The office of California State Attorney General Kamala Harris says the recent lawsuit alleging the Legislature’s dissolution of redevelopment agencies is unconstitutional has no merit, according to a response to the suit filed Wednesday in the State Supreme Court.
The complaint asks the state Supreme Court to issue a stay on the implementation of the new redevelopment plans. Harris says granting a stay at this point will cause damage to the state’s precarious budget direction. “Granting a stay would wreak havoc on the operation of the state for the fiscal year.”
The League of California Cities tweeted Wednesday they will have response to Harris’s filing on Friday.
The passage of AB1X26 and AB1X27 last month along with a barrage of companion legislature helped close a state budget gap once as large as $25 billion at the start of the calendar year. A nearly unprecedented outcry, though, from cities and countries across the state has increased from quiet grumbling to harsh public comments in recent months.
A much-anticipated lawsuit was subsequently filed by the League of California Cities and joined by the municipalities of San Jose and Union City. The suit contends the twin bills violate the state constitution and runs counter to the Proposition 22–passed just last year prohibiting the use of local revenue to balance the state budget.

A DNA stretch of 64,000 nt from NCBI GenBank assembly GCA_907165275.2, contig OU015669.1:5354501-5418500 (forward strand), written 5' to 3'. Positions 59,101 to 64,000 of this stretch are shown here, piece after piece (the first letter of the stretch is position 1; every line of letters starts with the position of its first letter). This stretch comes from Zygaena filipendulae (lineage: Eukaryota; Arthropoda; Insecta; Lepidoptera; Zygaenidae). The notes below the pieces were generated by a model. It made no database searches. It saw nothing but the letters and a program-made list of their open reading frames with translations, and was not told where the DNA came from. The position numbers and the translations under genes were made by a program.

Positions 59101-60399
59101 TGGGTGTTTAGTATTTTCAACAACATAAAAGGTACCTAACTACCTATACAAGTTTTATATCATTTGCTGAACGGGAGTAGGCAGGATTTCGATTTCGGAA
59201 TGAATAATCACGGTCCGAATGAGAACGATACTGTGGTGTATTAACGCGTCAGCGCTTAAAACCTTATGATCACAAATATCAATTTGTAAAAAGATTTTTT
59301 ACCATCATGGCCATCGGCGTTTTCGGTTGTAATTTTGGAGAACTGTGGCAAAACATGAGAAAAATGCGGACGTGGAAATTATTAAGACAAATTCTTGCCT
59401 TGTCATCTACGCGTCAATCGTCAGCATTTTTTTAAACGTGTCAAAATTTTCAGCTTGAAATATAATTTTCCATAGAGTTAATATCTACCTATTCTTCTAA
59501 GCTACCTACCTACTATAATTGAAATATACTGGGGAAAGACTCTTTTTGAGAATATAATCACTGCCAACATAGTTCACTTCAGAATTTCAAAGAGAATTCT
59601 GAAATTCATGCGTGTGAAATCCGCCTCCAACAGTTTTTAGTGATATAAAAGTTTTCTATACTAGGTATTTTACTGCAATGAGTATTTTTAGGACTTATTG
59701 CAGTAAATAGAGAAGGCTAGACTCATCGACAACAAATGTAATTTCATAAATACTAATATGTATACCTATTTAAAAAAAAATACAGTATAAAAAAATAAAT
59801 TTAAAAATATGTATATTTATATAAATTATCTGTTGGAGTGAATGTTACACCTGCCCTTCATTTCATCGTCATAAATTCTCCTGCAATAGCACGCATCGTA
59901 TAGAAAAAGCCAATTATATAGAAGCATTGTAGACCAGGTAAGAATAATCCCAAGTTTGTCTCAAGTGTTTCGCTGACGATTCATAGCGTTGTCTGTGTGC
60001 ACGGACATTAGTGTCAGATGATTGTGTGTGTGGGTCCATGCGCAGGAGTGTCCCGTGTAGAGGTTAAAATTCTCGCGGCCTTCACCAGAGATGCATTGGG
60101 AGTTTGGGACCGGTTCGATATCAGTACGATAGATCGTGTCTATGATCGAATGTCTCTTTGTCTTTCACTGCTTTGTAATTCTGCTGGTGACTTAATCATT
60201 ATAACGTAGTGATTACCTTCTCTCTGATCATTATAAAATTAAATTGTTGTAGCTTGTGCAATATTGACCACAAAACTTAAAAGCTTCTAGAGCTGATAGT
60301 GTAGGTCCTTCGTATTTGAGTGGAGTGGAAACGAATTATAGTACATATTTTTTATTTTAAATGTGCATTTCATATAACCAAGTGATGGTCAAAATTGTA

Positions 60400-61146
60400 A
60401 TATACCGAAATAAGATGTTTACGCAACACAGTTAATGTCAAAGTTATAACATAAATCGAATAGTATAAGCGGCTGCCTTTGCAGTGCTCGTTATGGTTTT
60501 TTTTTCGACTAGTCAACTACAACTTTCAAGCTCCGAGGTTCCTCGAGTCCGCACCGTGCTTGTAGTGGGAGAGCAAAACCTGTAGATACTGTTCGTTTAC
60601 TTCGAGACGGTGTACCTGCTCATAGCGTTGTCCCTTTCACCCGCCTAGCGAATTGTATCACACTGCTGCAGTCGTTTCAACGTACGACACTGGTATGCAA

Harris’s office disagrees. “RDAs are creatures of statute–not state constitution–and the Legislature may dissolve them,” the filing said.
Cities like San Jose, which is currently facing huge budget deficits, say they need more time to reconcile their situations with possible one-time costs in the millions to join the revamped redevelopment agencies. Despite contempt by local official, most are expected to approve the obligations contained in AB1X27.
The attorney general’s response also seeks to rebut the rising tenor of rhetoric uttered by local officials who readily refer to the redevelopement legislation as “blackmail.” The legislation passed in Sacramento last month does not end redevelopment, the filing contends, but allows for a successor agency. Such a reading of the two bills is likely to enrage those a the local level.
Before approving to “opt-in” to the new redevelopment agency Tuesday night, Brentwood Councilman Bob Brockman said, “It is really not a voluntary system. I like the part of this being called voluntary. It is like put a gun to your head and say it is voluntary before I shoot you.”
Hayward Councilman Barbara Halliday and City Manager Fran David used similar imagery July 19 when they referred to the Legislature’s Hobson Choice of paying million to opt-in or lose redevelopment as “extortion money.”
Hayward approved a plan to opt-in costing $4.1 million for the fiscal year 2012 and nearly $1 million in subsequent years, but also said it will keep a close eye on any developments in the cities’ lawsuits against the state.